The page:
So I am afraid I do not buy for a moment this false dilemma: either we tell people about Jesus, or we seek to be salt and light in the surrounding culture. Sorry, I prefer to be biblical and therefore I will seek to do both. Thus I will continue to tell people they need Christ, and I will continue to stand against the sin of abortion, and resist the war on God’s institutions of marriage and family, and so on. Just as I should be doing – and just as all Christians should be doing.
But a second way to respond is to say that yes, some folks have indeed gotten things wrong here. Some Christians have so pushed social change while showing no concern for personal evangelism that things have indeed gotten out of balance.
Indeed, we have had times in church history where this was the case. The so-called social gospel is a case in point. Theological liberals at the turn of last century had basically managed to turn the gospel into social transformation alone. It was thought that working to fight poverty or improve the conditions of workers and the like was the gospel, full stop.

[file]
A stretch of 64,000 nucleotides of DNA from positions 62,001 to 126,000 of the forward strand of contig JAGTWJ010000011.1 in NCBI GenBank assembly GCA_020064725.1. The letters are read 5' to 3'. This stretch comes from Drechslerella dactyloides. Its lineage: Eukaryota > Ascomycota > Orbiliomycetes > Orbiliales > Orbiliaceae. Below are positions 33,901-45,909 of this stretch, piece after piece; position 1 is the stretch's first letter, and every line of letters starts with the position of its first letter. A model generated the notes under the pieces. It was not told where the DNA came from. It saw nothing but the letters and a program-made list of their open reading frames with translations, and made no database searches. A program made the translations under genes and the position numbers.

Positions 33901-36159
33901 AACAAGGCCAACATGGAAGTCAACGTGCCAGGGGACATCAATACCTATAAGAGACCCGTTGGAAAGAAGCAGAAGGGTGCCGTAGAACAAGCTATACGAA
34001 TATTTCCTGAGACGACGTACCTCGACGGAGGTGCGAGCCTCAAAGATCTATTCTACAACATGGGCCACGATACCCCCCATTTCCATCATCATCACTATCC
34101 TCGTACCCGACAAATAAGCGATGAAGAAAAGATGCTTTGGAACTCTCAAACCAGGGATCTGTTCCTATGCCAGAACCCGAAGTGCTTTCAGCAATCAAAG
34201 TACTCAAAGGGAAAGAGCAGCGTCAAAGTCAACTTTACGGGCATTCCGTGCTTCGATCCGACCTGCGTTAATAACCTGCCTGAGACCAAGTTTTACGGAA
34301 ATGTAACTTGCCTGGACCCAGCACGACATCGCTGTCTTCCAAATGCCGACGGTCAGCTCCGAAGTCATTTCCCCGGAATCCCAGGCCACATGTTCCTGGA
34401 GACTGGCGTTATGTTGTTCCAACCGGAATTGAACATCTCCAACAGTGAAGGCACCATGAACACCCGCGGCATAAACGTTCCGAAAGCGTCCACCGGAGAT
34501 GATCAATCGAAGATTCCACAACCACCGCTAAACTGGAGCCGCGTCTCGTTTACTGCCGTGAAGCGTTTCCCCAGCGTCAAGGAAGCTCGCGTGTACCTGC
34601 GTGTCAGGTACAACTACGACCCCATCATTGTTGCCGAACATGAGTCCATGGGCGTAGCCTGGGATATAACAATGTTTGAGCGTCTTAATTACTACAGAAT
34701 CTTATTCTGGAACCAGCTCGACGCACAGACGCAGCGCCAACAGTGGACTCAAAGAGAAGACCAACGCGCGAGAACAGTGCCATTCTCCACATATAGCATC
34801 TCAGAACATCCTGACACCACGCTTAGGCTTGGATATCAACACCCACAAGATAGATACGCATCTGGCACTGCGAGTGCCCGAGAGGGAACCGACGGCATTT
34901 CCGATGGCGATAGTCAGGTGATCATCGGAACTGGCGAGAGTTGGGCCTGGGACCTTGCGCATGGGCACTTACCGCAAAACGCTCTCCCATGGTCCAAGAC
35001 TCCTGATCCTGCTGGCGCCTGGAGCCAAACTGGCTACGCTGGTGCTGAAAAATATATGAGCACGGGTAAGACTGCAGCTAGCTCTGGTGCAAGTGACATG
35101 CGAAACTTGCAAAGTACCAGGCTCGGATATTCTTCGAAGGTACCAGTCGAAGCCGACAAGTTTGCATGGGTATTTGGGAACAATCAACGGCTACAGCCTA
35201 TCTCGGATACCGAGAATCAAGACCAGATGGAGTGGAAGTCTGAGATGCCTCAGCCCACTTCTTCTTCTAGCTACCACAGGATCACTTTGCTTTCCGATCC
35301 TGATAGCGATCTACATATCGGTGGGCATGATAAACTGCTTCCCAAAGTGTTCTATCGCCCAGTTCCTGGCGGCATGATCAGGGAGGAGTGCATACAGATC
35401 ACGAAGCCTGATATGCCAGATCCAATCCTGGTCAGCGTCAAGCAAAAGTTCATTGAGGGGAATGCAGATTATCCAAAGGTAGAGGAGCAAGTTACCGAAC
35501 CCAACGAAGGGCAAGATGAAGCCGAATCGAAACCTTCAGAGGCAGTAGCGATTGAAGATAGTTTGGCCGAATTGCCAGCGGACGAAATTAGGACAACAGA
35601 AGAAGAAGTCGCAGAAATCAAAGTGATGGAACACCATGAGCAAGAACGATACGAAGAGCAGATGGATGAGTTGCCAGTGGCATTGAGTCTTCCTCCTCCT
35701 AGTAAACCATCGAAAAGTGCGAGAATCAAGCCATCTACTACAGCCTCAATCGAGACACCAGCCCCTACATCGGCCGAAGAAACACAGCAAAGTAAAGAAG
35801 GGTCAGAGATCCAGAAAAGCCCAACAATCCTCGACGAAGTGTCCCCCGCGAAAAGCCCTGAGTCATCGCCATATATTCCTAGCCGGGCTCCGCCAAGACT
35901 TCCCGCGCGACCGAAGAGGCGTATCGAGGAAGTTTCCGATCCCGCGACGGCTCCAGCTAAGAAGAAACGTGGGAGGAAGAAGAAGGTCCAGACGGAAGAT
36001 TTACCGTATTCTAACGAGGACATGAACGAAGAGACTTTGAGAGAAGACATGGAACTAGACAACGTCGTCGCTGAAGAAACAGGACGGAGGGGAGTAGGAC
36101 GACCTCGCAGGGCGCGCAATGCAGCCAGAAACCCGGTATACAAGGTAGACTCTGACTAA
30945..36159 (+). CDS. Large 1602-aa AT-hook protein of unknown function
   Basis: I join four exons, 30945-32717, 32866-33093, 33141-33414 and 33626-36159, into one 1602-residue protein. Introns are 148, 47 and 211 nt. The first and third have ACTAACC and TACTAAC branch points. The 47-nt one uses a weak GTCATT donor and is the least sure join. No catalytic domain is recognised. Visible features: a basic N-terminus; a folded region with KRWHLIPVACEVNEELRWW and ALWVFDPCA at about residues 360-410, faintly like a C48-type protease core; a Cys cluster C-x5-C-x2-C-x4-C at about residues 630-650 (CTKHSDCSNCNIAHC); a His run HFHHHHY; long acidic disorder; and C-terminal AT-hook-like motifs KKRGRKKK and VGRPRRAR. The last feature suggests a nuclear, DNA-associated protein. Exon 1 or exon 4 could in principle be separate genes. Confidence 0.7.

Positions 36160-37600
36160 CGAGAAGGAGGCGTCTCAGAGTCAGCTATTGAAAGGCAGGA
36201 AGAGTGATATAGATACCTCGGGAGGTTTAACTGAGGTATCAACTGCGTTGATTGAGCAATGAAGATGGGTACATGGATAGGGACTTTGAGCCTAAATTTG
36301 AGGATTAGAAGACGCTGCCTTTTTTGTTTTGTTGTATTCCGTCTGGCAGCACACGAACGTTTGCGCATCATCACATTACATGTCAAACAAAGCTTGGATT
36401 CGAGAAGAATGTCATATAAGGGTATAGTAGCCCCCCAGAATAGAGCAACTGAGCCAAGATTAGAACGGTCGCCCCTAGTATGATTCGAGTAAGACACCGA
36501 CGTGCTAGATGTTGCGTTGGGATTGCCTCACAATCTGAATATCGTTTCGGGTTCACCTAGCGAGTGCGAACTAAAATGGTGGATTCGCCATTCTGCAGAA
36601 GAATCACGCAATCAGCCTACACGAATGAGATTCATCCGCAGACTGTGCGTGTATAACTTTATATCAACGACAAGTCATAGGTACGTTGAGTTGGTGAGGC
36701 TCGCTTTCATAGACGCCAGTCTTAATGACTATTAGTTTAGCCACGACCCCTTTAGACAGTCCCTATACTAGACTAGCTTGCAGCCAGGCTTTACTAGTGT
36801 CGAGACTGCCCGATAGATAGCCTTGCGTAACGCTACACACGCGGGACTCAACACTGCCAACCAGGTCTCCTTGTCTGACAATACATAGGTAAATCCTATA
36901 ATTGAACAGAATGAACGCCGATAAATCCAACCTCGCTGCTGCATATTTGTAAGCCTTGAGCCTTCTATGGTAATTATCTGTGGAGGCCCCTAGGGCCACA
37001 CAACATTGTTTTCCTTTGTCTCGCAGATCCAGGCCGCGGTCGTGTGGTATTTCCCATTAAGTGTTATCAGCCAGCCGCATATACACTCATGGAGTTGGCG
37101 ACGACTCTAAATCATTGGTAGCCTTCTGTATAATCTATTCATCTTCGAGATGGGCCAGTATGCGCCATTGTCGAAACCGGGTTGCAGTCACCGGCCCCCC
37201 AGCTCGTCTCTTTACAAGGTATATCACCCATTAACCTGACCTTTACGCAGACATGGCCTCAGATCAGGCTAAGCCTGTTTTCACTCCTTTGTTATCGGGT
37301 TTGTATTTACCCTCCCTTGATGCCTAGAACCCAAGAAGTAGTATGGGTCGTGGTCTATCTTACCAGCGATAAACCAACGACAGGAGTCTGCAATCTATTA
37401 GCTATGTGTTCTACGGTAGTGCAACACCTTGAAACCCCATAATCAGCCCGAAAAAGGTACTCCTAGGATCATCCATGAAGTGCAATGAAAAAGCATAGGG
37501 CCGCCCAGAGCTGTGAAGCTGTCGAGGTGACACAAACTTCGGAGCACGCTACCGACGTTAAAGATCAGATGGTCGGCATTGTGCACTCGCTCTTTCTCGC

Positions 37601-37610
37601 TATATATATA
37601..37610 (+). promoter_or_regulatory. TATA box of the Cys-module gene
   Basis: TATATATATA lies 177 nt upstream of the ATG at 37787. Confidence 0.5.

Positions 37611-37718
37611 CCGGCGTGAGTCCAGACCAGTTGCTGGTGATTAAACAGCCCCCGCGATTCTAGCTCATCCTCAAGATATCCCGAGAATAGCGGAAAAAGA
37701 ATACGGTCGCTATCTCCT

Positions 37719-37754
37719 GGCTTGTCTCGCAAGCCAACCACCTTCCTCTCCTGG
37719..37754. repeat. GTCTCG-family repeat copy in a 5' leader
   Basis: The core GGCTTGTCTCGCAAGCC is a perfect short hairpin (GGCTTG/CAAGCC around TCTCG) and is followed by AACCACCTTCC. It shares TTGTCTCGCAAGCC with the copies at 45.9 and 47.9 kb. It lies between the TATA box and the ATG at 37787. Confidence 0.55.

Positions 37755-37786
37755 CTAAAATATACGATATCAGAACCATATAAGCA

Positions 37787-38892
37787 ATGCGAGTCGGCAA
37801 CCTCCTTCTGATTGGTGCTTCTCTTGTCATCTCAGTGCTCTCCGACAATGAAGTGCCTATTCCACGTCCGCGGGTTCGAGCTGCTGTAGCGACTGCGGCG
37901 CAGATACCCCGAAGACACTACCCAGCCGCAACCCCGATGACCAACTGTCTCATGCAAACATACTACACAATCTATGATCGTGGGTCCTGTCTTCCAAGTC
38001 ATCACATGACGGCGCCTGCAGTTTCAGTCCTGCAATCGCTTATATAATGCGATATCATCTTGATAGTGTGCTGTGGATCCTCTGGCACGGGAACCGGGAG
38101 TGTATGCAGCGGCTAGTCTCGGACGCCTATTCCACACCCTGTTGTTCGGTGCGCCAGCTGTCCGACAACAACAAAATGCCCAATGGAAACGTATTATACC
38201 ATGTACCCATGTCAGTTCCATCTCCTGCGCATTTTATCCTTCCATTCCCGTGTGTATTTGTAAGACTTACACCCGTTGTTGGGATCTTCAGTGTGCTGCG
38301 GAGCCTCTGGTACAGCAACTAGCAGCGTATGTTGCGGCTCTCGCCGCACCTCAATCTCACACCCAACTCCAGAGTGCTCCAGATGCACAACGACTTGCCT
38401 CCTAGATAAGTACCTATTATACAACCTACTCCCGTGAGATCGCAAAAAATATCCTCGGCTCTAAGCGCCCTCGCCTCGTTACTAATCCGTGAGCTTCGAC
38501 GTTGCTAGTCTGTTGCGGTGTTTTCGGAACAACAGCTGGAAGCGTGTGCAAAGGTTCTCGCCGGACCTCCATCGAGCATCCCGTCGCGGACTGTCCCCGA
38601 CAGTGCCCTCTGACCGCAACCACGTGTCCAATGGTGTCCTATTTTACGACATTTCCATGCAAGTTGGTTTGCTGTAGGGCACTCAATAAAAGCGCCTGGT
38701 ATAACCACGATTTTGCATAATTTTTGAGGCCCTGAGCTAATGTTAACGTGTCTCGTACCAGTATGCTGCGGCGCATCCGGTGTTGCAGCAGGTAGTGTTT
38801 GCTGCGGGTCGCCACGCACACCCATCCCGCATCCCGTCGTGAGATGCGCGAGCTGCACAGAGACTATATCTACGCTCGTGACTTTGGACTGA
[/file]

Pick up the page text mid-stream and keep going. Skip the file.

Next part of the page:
People like Walter Rauschenbusch (1861–1918) and Washington Gladden (1836–1918) were at the forefront of this movement. They argued that the Kingdom of God was realised not by individualistic gospel proclamation and personal salvation, but by involvement in these various acts of social reform.
There was little need to actually tell people they were sinners headed to a lost eternity, and that they needed to repent and turn to Christ. Instead the main efforts of Christians was to concentrate on improving social conditions. As we demonstrated this practical, loving side to the faith, the Kingdom would be realised on earth.
Perhaps the commentator above thought that this was the position that I was advocating. If I HAD been pushing this, then he would have been quite right to be concerned about me – even to rebuke me. But of course that is NOT what I have been saying all these years. While our faith must certainly be practical, the social gospel folks went too far, and what they promoted was indeed an unbiblical extreme.